Dame Lorraine

Dragon and Devils Mas

Cowbands and Animal Mas


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Material as Message: The Junk Anew Band

Just as the commercial Mas has employed an increasingly limited the range of forms, so too has its material vocabulary become narrower. Expensive but generic textiles have driven up the cost of costumes while promoting a Las Vegas style homogeneity. The commercial emphasis on glamour and comfort discourages costumes drawn from Trinidad’s rich terrain of local materials.  Junk Anew Band (or JAB) is a play on Jonkonnu, the Bahamian grass-roots Carnival tradition, and the Trinidadian patois word, Jab, meaning Devil. In its most literal sense, the band’s name implies the recycling of debased and discarded materials (junk) into new carnival elements. More broadly, it implies renewal and empowerment on a social and community level, particularly in communities that have been marginalized by Trinidad’s economic disparities. Carnival was born in the neighborhoods of East Port of Spain, yet today’s high-priced commercial Mas all but precludes many of its residents from taking part.  JAB proposes a means to return Carnival to its community-based roots, recycling and converting whatever resources are at hand – as early steelpan and tambu-bamboo did  – to forge a distinctly local and potent aesthetic. Designing, material-gathering, building, and performing for a JAB Mas would be an open collective process, mediated by a small team of artists from within and beyond a given community.  These figures draw inspiration from African nkende nkosi figures, ritual objects that serve as collective repositories of ordinary materials. Robert Farris Thompson points out that the “aesthetic of accumulation” in these objects is also evident many traditional Mas costumes that use layered multiples of simple vernacular forms, such as the Pierrot Grenade, Fancy Sailor and Indians Bands.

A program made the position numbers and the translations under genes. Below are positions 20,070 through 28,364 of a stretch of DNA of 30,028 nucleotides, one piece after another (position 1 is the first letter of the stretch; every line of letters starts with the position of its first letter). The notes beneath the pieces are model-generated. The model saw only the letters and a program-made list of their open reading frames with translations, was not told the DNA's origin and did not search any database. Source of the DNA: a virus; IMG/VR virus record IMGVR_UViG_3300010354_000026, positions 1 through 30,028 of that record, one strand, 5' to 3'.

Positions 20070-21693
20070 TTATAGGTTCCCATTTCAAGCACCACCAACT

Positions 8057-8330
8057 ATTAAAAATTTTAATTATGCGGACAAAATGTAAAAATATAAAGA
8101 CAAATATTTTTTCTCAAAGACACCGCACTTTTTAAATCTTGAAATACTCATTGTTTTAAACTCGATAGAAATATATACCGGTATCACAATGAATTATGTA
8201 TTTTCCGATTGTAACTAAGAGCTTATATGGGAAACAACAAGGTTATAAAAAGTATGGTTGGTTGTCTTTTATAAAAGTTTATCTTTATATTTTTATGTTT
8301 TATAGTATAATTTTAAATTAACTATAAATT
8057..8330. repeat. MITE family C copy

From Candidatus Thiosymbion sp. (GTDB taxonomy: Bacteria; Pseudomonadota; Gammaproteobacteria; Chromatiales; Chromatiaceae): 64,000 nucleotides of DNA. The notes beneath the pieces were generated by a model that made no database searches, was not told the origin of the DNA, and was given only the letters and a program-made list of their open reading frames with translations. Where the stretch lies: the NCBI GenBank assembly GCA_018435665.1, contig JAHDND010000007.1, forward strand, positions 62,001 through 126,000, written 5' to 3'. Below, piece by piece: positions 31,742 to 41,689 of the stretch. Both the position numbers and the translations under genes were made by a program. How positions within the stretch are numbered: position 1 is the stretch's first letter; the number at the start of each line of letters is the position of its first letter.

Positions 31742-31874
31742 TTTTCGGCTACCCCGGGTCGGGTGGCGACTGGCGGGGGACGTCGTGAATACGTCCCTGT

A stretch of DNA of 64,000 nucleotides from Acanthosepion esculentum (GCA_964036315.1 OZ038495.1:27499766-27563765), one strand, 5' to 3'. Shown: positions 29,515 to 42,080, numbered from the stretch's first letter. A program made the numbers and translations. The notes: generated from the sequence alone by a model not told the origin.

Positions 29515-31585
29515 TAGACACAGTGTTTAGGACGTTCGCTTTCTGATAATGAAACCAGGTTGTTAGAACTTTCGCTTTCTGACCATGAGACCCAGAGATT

Bottlecap Bat


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Processional Architecture: Altered Space and Instant Community

In his 1983 Mas, River, Peter Minshall designed a single 100-foot length of white fabric to be carried aloft by participants, forming an undulating hyper-costume when seen from afar, while creating a distinctive space up close for those who found themselves suddenly beneath its fluid canopy. In processions worldwide, simple elements (either as singular forms like Minshall’s or as individual multiples like fabric gates or banners) are used to create temporary architecture en route. Processional architecture, rather than relying on solitary visual elements to convey a narrative, changes the entire environment of perception and defines a space within a space. Moreover, in our own work we have found that when three, or thirty, or three hundred strangers find themselves carrying bamboo poles together to operate a large element, they form an instant cellular community, born of the necessity to move as a single entity, whose movements follow a kind of gestalt consciousness. This series explores a few possibilities for processional architecture in the Mas, using both elements both indigenous and alien to the Carnival tradition.